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Black men protected most by Trump reforms to Obama-Biden campus sexual assault rules, experts say

Critics say there were 'parallels between the treatment of black men accused of rape during the infamous Jim Crow period and the adjudication of sexual assault cases in the current [Obama] era.'

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Campus sexual assault
Rally against sexual assault, Howard University, Washington, D.C., 2016.
(Photo by Win McNamee/Getty Images)
Updated: May 12, 2020 - 4:10pm

Critics say black men were disproportionately hit by Obama-Biden campus sexual assault rules denying due process and are cheering the Trump administration's reversal of those policies.

On Wednesday, the Department of Education released new Title IX regulations that codify the obligation of schools to investigate claims of sexual assault and harassment. Previous rules under the Obama administration laid the groundwork for what exists today on many campuses: byzantine sexual misconduct disciplinary systems that investigate and punish all manner of sex-related behavior — from sexually suggestive jokes to drunken couplings to forcible rape. Critics say these extra-judicial systems often abandon the presumption of innocence and stack the deck against accused students, denying them basic due process. 

"Once again, the Trump administration is righting a wrong perpetrated by Joe Biden, who as Vice President spearheaded a Title IX initiative that attempted to overhaul the assumptions on which our legal system is built and undermined the ability of the accused, usually men and often men of color, to get a fair hearing," Andrew Clark, Rapid Response Director for the Trump campaign, wrote in a press statement. "Black men were disproportionately hurt by Biden’s campus sexual assault policy."

In his statement, Clark linked to a 2018 report from The College Fix titled, "Believe the survivor? Here’s 11 times young black men were railroaded by campus sexual assault claims."

"Six years’ worth of dismal due process rights for the accused has led to hundreds of young men fighting sexual assault claim allegations in court," wrote The College Fix's Michael Jones. "Even more concerning, this lack of protection has rendered one group particularly vulnerable — young black men."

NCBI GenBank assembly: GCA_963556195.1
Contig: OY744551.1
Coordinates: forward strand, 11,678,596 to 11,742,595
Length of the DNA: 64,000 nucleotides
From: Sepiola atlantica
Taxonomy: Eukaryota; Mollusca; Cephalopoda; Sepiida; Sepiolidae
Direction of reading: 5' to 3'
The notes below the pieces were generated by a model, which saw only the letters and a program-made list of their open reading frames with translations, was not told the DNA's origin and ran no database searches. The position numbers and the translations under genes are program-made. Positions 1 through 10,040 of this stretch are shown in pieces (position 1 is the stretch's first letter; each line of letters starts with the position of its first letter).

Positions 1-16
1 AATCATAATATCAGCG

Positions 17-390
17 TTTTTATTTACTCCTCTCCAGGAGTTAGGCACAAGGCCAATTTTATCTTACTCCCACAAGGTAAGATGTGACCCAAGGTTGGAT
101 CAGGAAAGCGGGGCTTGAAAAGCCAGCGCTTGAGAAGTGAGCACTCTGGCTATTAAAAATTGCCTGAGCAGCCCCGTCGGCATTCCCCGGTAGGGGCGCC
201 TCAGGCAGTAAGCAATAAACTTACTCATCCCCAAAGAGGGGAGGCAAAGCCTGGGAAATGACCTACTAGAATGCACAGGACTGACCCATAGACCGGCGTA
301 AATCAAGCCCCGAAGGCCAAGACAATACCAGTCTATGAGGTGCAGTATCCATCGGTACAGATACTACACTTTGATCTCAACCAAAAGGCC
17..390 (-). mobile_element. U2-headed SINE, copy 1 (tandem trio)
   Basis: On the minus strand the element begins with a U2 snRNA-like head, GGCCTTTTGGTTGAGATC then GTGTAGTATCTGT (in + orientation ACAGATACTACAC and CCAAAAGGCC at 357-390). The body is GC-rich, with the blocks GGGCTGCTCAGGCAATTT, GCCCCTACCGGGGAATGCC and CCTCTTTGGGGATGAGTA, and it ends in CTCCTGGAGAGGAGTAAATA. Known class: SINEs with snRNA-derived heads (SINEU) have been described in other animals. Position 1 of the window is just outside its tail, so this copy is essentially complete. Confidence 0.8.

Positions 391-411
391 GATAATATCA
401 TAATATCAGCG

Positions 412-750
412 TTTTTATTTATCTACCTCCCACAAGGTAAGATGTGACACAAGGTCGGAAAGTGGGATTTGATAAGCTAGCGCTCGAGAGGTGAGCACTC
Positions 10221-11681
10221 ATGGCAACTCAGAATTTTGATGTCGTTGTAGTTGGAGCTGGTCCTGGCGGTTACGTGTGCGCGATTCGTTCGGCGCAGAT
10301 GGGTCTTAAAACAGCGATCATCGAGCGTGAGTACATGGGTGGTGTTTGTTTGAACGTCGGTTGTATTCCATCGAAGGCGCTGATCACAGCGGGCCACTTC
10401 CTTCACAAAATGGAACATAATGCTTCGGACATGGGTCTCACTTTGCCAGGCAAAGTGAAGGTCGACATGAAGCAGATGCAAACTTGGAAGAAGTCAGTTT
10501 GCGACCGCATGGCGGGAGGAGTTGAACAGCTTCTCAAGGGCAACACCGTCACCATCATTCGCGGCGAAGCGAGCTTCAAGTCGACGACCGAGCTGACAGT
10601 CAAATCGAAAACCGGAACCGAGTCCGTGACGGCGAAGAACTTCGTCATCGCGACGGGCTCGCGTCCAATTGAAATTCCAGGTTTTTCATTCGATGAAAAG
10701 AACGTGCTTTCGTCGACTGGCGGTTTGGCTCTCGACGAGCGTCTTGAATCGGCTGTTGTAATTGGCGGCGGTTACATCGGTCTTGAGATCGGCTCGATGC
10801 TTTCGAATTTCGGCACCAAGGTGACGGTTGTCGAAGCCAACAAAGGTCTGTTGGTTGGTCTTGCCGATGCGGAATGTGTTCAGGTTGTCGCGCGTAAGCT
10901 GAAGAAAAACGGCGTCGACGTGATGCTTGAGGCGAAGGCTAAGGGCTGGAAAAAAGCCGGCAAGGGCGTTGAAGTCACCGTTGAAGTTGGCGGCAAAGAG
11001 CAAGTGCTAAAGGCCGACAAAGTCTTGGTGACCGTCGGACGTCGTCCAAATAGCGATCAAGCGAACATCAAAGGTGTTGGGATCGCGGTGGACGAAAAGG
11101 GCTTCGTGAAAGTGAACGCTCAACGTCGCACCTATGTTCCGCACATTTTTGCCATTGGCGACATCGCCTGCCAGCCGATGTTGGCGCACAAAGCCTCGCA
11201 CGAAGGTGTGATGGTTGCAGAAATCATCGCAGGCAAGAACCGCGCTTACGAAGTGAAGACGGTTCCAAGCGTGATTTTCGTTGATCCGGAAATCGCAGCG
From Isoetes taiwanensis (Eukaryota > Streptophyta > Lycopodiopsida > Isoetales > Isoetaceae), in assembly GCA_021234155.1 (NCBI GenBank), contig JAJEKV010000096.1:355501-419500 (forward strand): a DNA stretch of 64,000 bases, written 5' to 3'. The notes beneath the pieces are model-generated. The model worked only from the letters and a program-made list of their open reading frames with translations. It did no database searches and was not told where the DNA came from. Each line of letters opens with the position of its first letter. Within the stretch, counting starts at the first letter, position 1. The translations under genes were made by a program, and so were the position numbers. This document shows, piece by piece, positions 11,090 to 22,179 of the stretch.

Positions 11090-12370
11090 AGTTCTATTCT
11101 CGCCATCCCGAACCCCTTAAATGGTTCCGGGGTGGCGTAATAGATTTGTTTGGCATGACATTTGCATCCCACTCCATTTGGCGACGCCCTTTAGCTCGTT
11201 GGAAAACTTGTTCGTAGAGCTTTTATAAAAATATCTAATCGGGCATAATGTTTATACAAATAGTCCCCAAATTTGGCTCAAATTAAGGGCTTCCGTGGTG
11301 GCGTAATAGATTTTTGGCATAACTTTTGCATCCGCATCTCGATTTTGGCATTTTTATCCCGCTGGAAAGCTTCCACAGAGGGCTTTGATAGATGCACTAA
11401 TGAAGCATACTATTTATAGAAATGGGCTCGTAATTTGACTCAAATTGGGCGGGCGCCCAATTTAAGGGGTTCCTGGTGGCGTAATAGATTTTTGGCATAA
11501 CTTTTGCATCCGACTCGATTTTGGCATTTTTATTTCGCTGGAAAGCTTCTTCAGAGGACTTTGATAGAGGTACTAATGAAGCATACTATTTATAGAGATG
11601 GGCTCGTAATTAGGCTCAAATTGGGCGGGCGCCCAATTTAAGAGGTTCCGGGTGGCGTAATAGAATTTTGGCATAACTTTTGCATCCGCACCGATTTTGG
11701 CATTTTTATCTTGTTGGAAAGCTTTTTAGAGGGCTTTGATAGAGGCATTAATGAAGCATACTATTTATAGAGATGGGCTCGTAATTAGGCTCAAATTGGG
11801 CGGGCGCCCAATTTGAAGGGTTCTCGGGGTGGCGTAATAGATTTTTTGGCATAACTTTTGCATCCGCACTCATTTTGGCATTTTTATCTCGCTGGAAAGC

Jones cited a report from Center for Prosecutor Integrity, a nonprofit group that fights the “over-criminalization” of sexual activities. The report argues there are “parallels between the treatment of Black men accused of rape during the infamous Jim Crow period, and the adjudication of sexual assault cases in the current era.”

Jones also referred to Harvard Law School Professor Janet Halley, who has helped represent both alleged victims and alleged perpetrators in campus sexual-misconduct investigations. Halley testified before Congress in 2015 that male students of color are accused and punished at "unreasonably high" rates.

In her written testimony to Congress, which was an article she'd written for The American Prospect Magazine, former federal judge Nancy Gertner, a retired Harvard Law professor, also pointed to "the racial implications of rape accusations, the complex intersection of bias, stereotyping, and sex in the prosecution of this crime."

The Trump campaign noted that multiple journalists and political analysts have called attention to Biden's politically selective standards for weighing guilt and innocence in sexual assault cases

“It’s despicable that Joe Biden lowered the standards for accusations on college campuses to basically install a presumption of guilt for the accused," Paris Dennard, Black Voices for Trump Advisory Board member, told Just the News. "There is no doubt these policies disproportionally impacted students of color. Now that he is in the hot seat, Biden doesn’t want that same standard applied to him, and that is the height of hypocrisy. I am confident the black community will see the arrogance of Joe Biden for thinking the same rules don’t apply to him.”  

John Burnett, a Republican strategist and African-American activist based in New York City, told Just the News that the Trump administration's new campus rules dovetail with prior actions Trump has taken to reform the criminal justice system, including a law known as the First Step Act. A report by the U.S. Sentencing Commission found that 91% of the 1,051 people who received retroactive prison sentence reductions under the act were black. 

"Biden is the liberal that Malcolm X warned black America about over 50 years ago," Burnett said. "The Trump administration made criminal justice reform a priority by passing the First Step Act, and currently working on a Second Step Act, while undoing the Title IX campus initiative to curtail due process rights that disproportionately impacted black men. Hence, he is dismantling Biden's legacy of mass incarceration." 

The Biden campaign did not respond to a request for comment from Just the News. Biden has enjoyed strong support among black voters during the Democratic presidential primary, with key support from Rep. Jim Clyburn (D-S.C.), a well-known black civil rights leader, playing a pivotal role in turning Biden's political fortunes around after stinging defeats in Iowa and New Hampshire.

Supporters of the new Trump-era regulations, which carry the force of law, say they will help both alleged victims along with the accused.

“The new rules protect survivors by making college disciplinary decisions more likely to withstand legal scrutiny and by emphasizing the need for supportive measures for victims — even for those who choose not to file a formal complaint,” Jennifer C. Braceras, director of the Independent Women’s Law Center, said in a statement. “Only by addressing claims of sexual misconduct and providing due process can colleges begin to restore faith in the system.”